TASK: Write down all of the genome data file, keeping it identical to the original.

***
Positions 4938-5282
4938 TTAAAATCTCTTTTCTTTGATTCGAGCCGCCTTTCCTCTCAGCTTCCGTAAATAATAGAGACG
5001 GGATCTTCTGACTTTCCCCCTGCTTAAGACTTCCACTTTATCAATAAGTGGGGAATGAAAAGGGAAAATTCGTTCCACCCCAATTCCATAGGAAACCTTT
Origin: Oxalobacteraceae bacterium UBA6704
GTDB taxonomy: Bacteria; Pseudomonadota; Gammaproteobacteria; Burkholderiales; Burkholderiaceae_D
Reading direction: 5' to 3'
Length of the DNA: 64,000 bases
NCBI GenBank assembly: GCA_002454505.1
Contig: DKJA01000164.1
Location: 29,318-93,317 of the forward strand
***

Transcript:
Positions 4938-5282
4938 TTAAAATCTCTTTTCTTTGATTCGAGCCGCCTTTCCTCTCAGCTTCCGTAAATAATAGAGACG
5001 GGATCTTCTGACTTTCCCCCTGCTTAAGACTTCCACTTTATCAATAAGTGGGGAATGAAAAGGGAAAATTCGTTCCACCCCAATTCCATAGGAAACCTTT
Origin: Oxalobacteraceae bacterium UBA6704
GTDB taxonomy: Bacteria; Pseudomonadota; Gammaproteobacteria; Burkholderiales; Burkholderiaceae_D
Reading direction: 5' to 3'
Length of the DNA: 64,000 bases
NCBI GenBank assembly: GCA_002454505.1
Contig: DKJA01000164.1
Location: 29,318-93,317 of the forward strand